Bert Little Celebrates 17 Years with Silver Sands Factory Stores
If you see Bert Little on the job in the Nike Store at Silver Sands Factory Stores — which marked its 20th anniversary in August — you’ll notice two things. He’s not “little” and he’s smiling.
At something over six feet tall and weighing in at 275 pounds, the operations manager projects a veritable force field of positive energy that has won over customers and set an example for colleagues and employees for 17 years at the Miramar Beach discount designer store mall.
“I enjoy what I do,” Little says. “There’s nothing better than to roll out of bed and look forward to work. I tell my employees all the time that this is one of the best jobs they could ever have. Why not smile and make people smile?”
Little’s first day on the job was March 17, 1995, opening day at the center’s Reebok store. The Fort Walton Beach native and former high school football player recalls the mall before its multiple expansions, when eager shoppers parked on the grass where eateries are now located. Little’s career, like the shopping center, has grown exponentially from a part-time temp to a regional operations manager who brings his customer-centric approach to nine stores from Panama City to Little Rock, Ark. As operations specialist for the international athletic outfitter, Little oversees back-of-house operations such as human resources and payroll. He admits to being good with numbers, and in college had set his sights on obtaining both law and accounting degrees. “Law school went out the window early on,” the University of West Florida graduate says. “And to be a CPA, you lose that customer connection. I enjoyed business management, not accounting.”
No matter if he’s visiting a regional store or in his Silver Sands home base, 47-year-old Little is on the sales floor every day during his 50-hour-plus work week. “I can’t not have that interaction,” he says. “I’ve got to see customers having that good experience.”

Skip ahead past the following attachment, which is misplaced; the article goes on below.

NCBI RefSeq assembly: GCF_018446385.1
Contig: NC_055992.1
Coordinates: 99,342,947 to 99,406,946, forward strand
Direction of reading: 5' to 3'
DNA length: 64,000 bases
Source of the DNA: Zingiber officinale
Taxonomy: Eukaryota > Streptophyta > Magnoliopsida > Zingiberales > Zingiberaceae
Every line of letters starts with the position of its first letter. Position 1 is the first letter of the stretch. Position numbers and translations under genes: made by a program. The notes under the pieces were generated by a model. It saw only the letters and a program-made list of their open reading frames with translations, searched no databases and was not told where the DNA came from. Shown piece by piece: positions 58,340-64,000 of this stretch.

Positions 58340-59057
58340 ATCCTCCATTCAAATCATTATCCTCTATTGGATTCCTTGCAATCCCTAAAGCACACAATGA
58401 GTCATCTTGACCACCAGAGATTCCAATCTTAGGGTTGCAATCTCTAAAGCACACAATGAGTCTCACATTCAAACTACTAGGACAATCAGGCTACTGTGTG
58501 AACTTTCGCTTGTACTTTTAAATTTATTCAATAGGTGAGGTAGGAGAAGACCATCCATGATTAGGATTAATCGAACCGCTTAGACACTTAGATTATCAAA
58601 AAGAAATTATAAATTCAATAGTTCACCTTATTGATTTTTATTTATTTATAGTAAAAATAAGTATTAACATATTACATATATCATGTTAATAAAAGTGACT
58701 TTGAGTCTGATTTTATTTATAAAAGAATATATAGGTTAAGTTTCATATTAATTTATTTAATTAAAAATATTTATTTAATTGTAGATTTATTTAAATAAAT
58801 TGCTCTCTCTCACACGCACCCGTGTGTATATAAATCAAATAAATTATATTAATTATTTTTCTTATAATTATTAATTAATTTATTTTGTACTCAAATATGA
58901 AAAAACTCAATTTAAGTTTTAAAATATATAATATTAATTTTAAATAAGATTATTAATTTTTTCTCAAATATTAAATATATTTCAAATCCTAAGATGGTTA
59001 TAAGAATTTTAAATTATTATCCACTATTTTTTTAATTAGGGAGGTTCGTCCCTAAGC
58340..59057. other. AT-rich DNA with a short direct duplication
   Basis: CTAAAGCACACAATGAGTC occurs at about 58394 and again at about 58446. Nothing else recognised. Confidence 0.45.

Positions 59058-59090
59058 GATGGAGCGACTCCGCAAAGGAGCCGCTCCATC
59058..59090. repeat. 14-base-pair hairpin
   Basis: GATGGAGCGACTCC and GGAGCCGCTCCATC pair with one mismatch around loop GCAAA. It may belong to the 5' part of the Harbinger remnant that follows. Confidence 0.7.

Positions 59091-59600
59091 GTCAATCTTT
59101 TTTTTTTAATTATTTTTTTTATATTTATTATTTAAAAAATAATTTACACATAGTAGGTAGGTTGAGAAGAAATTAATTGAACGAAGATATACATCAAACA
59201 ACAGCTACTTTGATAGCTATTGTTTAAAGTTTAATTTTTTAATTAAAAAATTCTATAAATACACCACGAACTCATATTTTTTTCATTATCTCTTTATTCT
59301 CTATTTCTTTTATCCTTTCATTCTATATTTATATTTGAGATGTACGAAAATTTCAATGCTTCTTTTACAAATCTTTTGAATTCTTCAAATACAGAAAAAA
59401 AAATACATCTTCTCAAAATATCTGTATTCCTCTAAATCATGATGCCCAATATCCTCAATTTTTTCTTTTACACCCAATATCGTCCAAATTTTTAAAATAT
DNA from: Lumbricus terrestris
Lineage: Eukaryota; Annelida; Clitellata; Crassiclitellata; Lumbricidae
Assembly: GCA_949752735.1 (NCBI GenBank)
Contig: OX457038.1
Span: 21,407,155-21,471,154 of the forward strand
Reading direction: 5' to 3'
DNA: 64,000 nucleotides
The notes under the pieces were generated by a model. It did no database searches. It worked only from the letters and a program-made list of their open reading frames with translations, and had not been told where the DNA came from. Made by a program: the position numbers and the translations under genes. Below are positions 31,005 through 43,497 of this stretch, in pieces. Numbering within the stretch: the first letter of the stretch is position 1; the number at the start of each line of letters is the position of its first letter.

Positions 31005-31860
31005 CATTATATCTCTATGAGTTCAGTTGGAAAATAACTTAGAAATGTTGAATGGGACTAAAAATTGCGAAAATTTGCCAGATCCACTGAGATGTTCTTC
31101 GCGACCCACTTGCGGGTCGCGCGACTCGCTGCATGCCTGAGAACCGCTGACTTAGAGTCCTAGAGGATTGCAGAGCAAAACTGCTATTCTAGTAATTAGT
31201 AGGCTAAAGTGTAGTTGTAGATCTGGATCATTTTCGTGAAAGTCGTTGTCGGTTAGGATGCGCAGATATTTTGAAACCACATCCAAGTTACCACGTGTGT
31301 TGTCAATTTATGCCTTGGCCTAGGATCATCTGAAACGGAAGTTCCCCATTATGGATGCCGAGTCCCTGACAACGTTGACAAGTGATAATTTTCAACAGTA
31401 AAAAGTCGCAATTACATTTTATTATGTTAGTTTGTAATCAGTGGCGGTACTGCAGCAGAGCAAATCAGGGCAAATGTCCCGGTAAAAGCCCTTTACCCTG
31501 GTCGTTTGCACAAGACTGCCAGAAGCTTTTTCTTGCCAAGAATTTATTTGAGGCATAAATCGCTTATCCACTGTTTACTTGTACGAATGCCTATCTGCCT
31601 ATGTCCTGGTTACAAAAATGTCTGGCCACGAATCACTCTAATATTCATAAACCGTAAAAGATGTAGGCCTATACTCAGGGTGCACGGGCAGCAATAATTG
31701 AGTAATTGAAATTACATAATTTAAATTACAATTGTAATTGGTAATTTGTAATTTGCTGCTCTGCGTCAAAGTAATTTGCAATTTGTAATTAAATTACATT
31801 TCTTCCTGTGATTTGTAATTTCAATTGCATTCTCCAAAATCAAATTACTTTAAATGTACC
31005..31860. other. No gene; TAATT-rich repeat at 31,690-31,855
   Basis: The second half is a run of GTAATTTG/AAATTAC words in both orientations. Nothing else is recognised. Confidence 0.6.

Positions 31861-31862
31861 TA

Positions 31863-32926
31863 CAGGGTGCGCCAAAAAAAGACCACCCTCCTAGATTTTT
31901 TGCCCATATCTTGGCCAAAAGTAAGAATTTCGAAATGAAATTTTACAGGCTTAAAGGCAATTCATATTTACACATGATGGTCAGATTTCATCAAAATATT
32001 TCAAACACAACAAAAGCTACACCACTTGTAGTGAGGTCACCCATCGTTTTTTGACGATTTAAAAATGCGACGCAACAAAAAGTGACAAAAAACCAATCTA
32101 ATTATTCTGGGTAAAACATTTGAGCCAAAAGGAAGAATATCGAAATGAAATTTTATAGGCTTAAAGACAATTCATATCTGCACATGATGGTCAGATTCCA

Plenty of Change
As Silver Sands added new stores, Little moved from Reebok to Izod and then Bass shops, joining Nike nine years ago. Nike store manager Steve Doan said if he had it all to do over again, he’d hire Little in a minute. “His ability to communicate with the staff and customers, plus his community involvement, make him outstanding,” Doan says. “He brings nice energy to the store and the team.”
Some of Little’s fond memories of earlier times at Silver Sands include the former Morgan’s restaurant court and arcade, once located in the building that now houses Saks Off Fifth. The Howard Group center has evolved, the long-time employee says, from being known as an “outlet mall” to a consumer-driven factory store center. “There are no seconds here,” he says. “For example, Nike makes products specifically for direct-to-consumer stores like us.”
The price tag for both Little’s and Silver Sands success involves time spent in vehicles. Little now spends alternate weeks on the road, driving for long hours to other regional Nike stores. Silver Sands’ popularity creates traffic tie-ups on U.S. Highway 98 and often puts parking at a premium. Some 22,249,924 vehicles have brought shoppers to Silver Sands in the last decade, according to the center. That’s a lot of cars on Highway 98 and an impressive number of parking spaces.